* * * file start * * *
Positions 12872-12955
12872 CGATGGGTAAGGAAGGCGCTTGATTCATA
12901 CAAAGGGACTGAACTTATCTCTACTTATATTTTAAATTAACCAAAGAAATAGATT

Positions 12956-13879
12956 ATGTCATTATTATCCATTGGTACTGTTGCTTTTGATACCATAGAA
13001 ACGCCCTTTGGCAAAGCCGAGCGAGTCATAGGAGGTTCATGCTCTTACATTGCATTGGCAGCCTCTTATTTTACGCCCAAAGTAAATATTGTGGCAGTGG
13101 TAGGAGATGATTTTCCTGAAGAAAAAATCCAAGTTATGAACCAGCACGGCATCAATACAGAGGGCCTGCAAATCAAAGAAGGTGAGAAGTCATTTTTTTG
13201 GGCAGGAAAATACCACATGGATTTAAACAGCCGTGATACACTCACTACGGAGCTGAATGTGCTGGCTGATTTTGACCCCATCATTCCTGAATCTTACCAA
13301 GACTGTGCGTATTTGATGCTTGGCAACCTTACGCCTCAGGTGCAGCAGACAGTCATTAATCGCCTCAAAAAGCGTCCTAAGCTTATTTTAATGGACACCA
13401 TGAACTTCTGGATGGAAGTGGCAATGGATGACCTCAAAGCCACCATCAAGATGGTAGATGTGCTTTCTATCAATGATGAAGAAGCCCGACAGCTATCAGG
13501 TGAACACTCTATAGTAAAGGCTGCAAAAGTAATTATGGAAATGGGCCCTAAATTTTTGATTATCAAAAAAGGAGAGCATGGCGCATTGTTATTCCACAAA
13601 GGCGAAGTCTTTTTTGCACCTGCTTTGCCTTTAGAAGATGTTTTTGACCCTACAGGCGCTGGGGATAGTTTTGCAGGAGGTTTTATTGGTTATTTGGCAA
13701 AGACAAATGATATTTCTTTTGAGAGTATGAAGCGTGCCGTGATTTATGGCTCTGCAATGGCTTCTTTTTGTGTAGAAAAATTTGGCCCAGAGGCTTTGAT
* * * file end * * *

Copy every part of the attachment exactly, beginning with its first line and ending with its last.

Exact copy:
Positions 12872-12955
12872 CGATGGGTAAGGAAGGCGCTTGATTCATA
12901 CAAAGGGACTGAACTTATCTCTACTTATATTTTAAATTAACCAAAGAAATAGATT

Positions 12956-13879
12956 ATGTCATTATTATCCATTGGTACTGTTGCTTTTGATACCATAGAA
13001 ACGCCCTTTGGCAAAGCCGAGCGAGTCATAGGAGGTTCATGCTCTTACATTGCATTGGCAGCCTCTTATTTTACGCCCAAAGTAAATATTGTGGCAGTGG
13101 TAGGAGATGATTTTCCTGAAGAAAAAATCCAAGTTATGAACCAGCACGGCATCAATACAGAGGGCCTGCAAATCAAAGAAGGTGAGAAGTCATTTTTTTG
13201 GGCAGGAAAATACCACATGGATTTAAACAGCCGTGATACACTCACTACGGAGCTGAATGTGCTGGCTGATTTTGACCCCATCATTCCTGAATCTTACCAA
13301 GACTGTGCGTATTTGATGCTTGGCAACCTTACGCCTCAGGTGCAGCAGACAGTCATTAATCGCCTCAAAAAGCGTCCTAAGCTTATTTTAATGGACACCA
13401 TGAACTTCTGGATGGAAGTGGCAATGGATGACCTCAAAGCCACCATCAAGATGGTAGATGTGCTTTCTATCAATGATGAAGAAGCCCGACAGCTATCAGG
13501 TGAACACTCTATAGTAAAGGCTGCAAAAGTAATTATGGAAATGGGCCCTAAATTTTTGATTATCAAAAAAGGAGAGCATGGCGCATTGTTATTCCACAAA
13601 GGCGAAGTCTTTTTTGCACCTGCTTTGCCTTTAGAAGATGTTTTTGACCCTACAGGCGCTGGGGATAGTTTTGCAGGAGGTTTTATTGGTTATTTGGCAA
13701 AGACAAATGATATTTCTTTTGAGAGTATGAAGCGTGCCGTGATTTATGGCTCTGCAATGGCTTCTTTTTGTGTAGAAAAATTTGGCCCAGAGGCTTTGAT